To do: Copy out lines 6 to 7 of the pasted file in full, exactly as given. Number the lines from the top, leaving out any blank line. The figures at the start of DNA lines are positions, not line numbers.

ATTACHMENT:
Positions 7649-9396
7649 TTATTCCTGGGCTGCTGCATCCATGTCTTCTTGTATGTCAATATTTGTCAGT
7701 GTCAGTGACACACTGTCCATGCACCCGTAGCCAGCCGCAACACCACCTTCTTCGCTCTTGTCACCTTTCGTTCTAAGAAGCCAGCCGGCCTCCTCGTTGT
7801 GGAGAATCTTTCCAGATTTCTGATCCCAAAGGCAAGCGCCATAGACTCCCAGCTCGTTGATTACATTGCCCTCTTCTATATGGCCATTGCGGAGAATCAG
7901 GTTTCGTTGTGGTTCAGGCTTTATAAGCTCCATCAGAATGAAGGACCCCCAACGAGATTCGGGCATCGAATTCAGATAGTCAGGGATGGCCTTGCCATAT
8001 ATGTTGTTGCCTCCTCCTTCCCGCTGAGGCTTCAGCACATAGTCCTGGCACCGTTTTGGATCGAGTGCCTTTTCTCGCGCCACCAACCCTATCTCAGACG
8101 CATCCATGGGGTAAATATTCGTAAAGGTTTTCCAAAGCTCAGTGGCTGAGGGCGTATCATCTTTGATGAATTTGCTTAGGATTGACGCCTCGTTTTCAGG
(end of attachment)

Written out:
8001 ATGTTGTTGCCTCCTCCTTCCCGCTGAGGCTTCAGCACATAGTCCTGGCACCGTTTTGGATCGAGTGCCTTTTCTCGCGCCACCAACCCTATCTCAGACG
8101 CATCCATGGGGTAAATATTCGTAAAGGTTTTCCAAAGCTCAGTGGCTGAGGGCGTATCATCTTTGATGAATTTGCTTAGGATTGACGCCTCGTTTTCAGG